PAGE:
April 17, 2013 at 5:20 PM ET
The Internet was positively giddy with schadenfreude Wednesday as rumor spread that Anonymous, that loosely connected cabal of cyber-vigilantes, had seized control, or otherwise "hacked," the Facebook page belonging to Westboro Baptist Church. Only the church — infamous for picketing funerals of soldiers with its 'God Hates [fill-in-the-blank]' signs — didn't have a Facebook page. So whose page was Anonymous unleashing its anarchic mirth upon? Its own.
Sure enough, a quick click to Facebook.com/pages/Westboro-Baptist-Church revealed a page splattered with the Guy Fawkes signage and other logos synonymous with Anonymous. "Hacked," however, turned out to be an overstatement of Anonymous' nefarious skills, as well as an underestimate of its creativity. "This is a hoax page and not a hack," Fred Wolens, Facebook's public policy manager, confirmed in an email to NBC News.
Everyone's favorite Facebook photo-sharer, George "Sulu" Takei, helped spread the malicious glee by sharing one of the page's images, the "Star Trek: The Next Generation" Season Two cast. (Note Dr. Katherine Pulaski, instead of Dr. Beverly Crusher, who spent that season off-screen at Starfleet Medical.) "JESUS LOVES EVERYBODY. YOU SHOULD HAVE EXPECTED US," reads the photo's bold caption. The post has been shared more than 32,000 times, and has 132,000 "likes."
Inspirational quotes from Martin Luther King Jr., the Dalai Lama and Jesus, messages of peace and love for all humankind, plus cute pics of kitties and doggies with grammatically creative captions — the page's posts share messages that differ greatly from Westboro's. The page itself dates back to December 2012, when it seems Anonymous members created it (as well as a two Twitter accounts, @WBaptists and @WBtruth, and a YouTube channel). It's yet another weapon in a publicly declared war on the Westboro Baptist Church — currently designated as a "hate group" by the Southern Poverty Law Center.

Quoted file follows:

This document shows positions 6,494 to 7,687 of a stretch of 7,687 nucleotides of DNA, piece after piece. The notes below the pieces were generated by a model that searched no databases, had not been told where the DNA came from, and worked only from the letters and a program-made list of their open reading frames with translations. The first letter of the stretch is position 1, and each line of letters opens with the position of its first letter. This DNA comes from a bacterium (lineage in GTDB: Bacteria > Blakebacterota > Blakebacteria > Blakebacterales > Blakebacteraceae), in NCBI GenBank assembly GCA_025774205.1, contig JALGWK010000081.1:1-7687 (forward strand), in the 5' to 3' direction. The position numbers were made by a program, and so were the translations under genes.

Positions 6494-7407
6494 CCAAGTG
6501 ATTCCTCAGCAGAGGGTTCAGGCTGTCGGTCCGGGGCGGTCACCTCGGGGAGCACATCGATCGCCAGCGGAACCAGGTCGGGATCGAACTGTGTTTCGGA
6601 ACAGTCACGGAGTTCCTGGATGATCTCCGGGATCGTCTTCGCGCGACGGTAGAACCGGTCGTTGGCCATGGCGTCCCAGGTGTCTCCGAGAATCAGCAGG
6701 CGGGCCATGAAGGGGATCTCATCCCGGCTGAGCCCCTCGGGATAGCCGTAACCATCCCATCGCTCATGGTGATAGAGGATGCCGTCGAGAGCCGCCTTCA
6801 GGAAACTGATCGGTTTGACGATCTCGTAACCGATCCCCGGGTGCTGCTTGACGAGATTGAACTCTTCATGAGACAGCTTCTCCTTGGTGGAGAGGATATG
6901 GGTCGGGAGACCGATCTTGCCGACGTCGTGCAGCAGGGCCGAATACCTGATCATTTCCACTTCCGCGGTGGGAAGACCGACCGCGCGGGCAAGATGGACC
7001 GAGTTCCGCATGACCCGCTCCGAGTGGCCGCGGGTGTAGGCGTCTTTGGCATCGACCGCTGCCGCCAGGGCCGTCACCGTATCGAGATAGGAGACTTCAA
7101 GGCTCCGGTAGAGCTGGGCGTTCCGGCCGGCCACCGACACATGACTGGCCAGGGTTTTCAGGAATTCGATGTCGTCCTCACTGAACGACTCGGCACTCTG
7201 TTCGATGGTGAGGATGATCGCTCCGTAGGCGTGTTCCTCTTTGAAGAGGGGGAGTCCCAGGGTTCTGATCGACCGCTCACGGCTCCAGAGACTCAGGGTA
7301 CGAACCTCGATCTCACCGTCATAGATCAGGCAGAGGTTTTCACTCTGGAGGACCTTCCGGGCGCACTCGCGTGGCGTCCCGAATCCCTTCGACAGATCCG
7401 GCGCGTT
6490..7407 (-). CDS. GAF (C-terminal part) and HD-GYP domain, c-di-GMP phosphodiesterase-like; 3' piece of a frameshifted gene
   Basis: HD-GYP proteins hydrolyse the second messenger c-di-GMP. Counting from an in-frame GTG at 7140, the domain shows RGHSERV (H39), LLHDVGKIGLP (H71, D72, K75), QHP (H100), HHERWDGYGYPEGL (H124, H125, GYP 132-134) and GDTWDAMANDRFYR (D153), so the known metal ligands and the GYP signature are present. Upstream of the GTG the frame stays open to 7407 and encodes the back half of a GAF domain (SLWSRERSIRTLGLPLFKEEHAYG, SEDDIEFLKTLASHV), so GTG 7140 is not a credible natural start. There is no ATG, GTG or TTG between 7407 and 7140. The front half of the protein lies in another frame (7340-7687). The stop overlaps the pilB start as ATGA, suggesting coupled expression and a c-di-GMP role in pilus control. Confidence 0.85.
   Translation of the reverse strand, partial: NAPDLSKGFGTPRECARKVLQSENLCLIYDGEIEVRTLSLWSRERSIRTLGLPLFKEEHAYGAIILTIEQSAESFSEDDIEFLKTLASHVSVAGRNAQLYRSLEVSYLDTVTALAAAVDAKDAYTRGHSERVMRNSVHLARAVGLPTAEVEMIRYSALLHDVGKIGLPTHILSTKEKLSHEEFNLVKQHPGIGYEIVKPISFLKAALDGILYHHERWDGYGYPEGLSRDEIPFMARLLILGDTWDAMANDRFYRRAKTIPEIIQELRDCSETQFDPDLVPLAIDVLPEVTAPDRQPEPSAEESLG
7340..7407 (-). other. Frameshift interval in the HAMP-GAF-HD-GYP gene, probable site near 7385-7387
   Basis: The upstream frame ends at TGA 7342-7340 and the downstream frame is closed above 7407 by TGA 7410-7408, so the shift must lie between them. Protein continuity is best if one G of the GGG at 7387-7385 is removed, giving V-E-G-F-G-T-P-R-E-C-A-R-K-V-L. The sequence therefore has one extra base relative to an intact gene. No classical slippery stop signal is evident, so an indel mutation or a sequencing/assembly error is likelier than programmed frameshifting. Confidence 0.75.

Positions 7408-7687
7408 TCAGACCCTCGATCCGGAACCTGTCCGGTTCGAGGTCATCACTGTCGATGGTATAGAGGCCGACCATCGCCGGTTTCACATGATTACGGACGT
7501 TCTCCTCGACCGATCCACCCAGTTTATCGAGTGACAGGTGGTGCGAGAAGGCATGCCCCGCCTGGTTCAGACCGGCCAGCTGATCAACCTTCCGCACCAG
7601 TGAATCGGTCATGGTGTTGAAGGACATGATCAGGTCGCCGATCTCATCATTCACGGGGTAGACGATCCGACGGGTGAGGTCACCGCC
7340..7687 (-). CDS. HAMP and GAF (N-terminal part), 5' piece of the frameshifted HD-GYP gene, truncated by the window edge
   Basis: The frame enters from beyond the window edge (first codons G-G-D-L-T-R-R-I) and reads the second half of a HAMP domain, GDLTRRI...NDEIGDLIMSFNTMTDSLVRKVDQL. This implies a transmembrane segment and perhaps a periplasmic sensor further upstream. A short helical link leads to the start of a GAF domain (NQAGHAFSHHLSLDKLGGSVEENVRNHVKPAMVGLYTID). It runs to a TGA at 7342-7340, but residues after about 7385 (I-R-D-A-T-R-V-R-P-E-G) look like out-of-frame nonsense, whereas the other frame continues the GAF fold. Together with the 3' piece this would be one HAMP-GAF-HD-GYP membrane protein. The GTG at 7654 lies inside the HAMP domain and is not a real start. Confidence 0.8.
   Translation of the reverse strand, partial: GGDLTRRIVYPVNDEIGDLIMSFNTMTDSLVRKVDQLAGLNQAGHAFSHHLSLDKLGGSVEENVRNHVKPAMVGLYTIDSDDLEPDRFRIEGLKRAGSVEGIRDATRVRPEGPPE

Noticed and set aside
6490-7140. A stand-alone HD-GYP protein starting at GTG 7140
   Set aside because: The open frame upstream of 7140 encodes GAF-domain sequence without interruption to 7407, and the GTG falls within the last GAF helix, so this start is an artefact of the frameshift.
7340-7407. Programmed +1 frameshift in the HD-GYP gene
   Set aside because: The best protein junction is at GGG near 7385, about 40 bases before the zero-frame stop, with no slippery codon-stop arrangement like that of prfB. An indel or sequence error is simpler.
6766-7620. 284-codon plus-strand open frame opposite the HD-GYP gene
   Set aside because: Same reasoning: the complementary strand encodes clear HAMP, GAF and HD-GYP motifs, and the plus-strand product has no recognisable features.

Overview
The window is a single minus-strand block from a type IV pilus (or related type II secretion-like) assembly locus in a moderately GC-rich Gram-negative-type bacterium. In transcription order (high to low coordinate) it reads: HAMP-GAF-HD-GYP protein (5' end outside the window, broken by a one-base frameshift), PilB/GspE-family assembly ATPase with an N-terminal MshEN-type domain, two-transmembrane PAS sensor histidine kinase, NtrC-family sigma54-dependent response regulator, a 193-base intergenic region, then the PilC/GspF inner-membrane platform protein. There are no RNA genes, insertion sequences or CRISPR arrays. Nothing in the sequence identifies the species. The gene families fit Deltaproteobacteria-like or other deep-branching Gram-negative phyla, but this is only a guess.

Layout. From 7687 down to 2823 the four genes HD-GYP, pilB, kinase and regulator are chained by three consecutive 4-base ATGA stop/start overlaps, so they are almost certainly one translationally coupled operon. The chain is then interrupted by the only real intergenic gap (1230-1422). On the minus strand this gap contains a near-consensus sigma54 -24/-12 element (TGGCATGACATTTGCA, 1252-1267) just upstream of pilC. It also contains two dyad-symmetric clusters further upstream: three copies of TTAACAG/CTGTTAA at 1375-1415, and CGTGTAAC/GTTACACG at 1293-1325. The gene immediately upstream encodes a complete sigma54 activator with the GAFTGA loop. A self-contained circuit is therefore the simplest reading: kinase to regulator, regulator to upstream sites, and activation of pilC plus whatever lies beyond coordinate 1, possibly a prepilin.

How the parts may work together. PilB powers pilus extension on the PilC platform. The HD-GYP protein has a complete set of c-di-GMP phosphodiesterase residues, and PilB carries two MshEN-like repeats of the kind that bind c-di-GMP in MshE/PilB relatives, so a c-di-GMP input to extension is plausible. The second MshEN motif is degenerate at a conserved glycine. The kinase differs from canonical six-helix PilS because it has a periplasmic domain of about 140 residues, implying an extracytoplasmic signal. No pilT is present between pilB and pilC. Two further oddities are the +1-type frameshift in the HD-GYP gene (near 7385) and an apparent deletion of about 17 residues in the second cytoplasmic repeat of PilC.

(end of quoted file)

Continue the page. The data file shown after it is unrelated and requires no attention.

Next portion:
As fans of this "Troll v. Troll" cyberwar may recall, Anonymous threatened to "destroy" Westboro after the church threatened to picket funerals for the children killed at Sandy Hook Elementary School. Westboro's websites have crashed more than a few times under DDoS attacks launched by Anonymous, which also posted personal contact information for most of Westboro's members.
On Tuesday, Westboro used its Twitter account to announce its plans to picket any services for the Boston bombing victims. So when the Anonymous faux Facebook page went viral the following day, well, to paraphrase the group, we were expecting it.
Thing is, hacking is hard, and hacking Facebook is even harder. If you've ever seen Facebook "hacked," it's likely to be because someone jacked an account holder's password — and that's on the account holder, not on Facebook.
"Brandjacking," an activity "whereby someone acquires or otherwise assumes the online identity of another entity for the purposes of acquiring that person's or business's brand equity," as defined by Wikipedia, is easier, and far more elegant.
What's more, "satire" falls under fair use, which is why that faux Westboro Baptist Facebook page is still there for all to enjoy — and enjoying it many are. This morning, the page had less than 6,000 votes. Now it's closing in on 12,000.
Will it come down anytime soon? "It will depend on the content, admins, and the reports we receive, there's no simple answer for the time being and the decision will be based on multiple factors," Facebook's Wolens told NBC News.
Attempts to contact (the real) Westboro Baptist Church for comment were unsuccessful.
Hat tip to Shawn Henderson and Mark Preston